Sports tend to have a funny effect on people.
Witness the normally mild-mannered person who turns into a screaming maniac or the uneducated guy who can recite statistics from 10 years ago by memory.
However, the area where sports makes me people turn into absolute weirdos is superstitions. The most intelligent, logical people in the world become obsessed with rituals and luck that they believe will help their team win. It's as if there's some cosmic force at work and if we don't do everything to appease it, we've cost our team the game.
We all do it. I'm not as bad as I used to be, but after games like last night where the Wings lose a close game in OT, I can't help but wonder in the recesses of my brain whether I had something to do with it. Did I not wear the right clothes? Was I in the wrong spot? Was that bathroom break a terrible idea? What can I do to make sure this never happens again.
Many people have different superstitions. The playoff beard is probably the greatest example right now and has taken on a life of its own. Some people wear the same thing every game or make sure to eat the same meal before the game begins.
Me, my superstitions have started and stopped by where I'm sitting to watch the game. During each of the Wings' 4 Stanley Cup runs, I know that the reason they won was because I was in my proper spot. This allowed the universe to fall into complete alignment for a Red Wings victory, and it worked because the Wings kept winning Cups.
Not that each spot was the same for each year, mind you. The Wings would often struggle in the first round of the playoffs, so I would find a new spot to sit, and the next thing I knew the Wings were steamrolling to another Cup. One year it was the couch in my den, the next my broken office chair. If I was sitting somewhere and the Wings scored, I didn't move until the period and/or game was over; if the opponent scored, then I immediately got up and switched places.
I would extend this to my family. During Game 2 of their series against Colorado in 1997, my grandmother was the difference as she had been somewhere else while the Avs were winning and the moment she sat down the Wings started scoring goals. I wouldn't allow her to get up and move until the game was over, a story that is still told around this time of year in my family.
In fact, the running joke has become that if the Red Wings score while someone is in a certain room or sitting in a particular spot, that person is prevented from moving until the game is over. Conversely, in 2008 my neighbor wanted to witness what I looked like as I celebrated a Red Wings Stanley Cup. She entered my house with about 36 seconds left in Game 5, and 2 seconds later Max Talbot scored to tie the game. She has since been barred from being in my house while the Wings are playing.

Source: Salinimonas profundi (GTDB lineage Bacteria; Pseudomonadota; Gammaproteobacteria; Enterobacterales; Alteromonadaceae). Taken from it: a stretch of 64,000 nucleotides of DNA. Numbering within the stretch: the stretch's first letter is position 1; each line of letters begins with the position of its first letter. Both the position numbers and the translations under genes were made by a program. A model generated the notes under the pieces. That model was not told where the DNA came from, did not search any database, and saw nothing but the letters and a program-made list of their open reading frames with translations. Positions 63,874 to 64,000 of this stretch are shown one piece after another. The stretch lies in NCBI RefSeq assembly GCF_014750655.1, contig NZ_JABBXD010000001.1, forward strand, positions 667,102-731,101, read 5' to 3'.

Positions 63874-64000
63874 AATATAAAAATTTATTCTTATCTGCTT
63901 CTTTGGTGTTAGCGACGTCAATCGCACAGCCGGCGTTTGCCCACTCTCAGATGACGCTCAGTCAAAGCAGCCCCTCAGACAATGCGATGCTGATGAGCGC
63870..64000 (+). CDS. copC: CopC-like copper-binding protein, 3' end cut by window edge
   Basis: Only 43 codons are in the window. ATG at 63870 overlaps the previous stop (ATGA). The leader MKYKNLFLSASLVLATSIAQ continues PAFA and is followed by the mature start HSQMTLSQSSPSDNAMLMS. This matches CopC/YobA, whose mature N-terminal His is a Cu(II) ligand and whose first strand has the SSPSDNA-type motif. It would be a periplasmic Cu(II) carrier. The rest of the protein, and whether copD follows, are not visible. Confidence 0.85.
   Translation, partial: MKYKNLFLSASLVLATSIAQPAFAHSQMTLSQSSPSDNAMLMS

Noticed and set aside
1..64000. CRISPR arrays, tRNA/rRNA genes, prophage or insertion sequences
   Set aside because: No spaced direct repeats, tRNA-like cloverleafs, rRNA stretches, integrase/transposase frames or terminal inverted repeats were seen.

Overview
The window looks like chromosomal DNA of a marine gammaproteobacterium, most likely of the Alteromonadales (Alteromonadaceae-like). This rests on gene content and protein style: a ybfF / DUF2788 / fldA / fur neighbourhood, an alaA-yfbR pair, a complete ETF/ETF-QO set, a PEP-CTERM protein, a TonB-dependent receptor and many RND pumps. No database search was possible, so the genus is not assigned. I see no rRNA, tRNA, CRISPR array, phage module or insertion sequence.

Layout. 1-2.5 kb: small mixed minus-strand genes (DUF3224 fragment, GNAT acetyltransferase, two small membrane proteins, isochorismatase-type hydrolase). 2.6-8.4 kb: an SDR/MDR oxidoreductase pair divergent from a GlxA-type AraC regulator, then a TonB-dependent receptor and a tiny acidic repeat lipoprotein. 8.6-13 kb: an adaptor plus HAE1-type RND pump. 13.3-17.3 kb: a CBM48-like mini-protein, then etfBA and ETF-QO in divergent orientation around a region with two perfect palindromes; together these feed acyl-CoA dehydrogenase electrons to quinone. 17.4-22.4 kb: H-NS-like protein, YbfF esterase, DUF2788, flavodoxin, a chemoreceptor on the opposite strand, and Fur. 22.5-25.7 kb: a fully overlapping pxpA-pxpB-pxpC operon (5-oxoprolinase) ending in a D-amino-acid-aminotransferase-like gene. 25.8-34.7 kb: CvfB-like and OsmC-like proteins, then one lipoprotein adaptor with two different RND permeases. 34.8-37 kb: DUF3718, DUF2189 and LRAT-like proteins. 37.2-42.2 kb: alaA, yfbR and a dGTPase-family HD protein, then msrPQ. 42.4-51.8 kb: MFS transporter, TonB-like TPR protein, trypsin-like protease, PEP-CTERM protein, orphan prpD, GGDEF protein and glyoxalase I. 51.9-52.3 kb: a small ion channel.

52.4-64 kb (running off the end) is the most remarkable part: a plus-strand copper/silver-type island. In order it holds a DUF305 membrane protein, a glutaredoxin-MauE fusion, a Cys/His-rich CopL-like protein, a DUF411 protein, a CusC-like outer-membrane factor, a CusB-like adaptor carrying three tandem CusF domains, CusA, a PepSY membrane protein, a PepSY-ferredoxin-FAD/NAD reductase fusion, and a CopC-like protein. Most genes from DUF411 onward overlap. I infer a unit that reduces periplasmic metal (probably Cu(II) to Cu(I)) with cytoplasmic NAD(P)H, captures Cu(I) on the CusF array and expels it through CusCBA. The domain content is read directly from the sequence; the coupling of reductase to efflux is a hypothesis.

Deep down I realize that nothing I do has any effect on the game. I'm sure there's a psychological reason why people engage in superstitions, but for me it's simply because I feel like I'm part of the team and want to do my part. When I was playing sports, my biggest fear was being the weak link on the team, and I vowed that I would never be the player that my teammates blamed for a loss.
The other part of why we do it is because it's easier to blame our failure to wear the right shirt (for a very long time I refused to wear anything with the Red Wings logo on it on game days) than to focus on the shortcomings of our team. This year's version of the Red Wings is good but definitely not great, but I'd much rather think that their inability to win last night was because I got up to get a drink during OT, not because they had 5 players with less than a year of experience on the ice at the same time.
So go ahead and put last night's loss on me. I was really thirsty and had a lot of nervous energy, and I felt that getting up to get a drink would take care of both problems. Had I known that it would have led to the game winning goal, I would have done my fan duty and stayed put.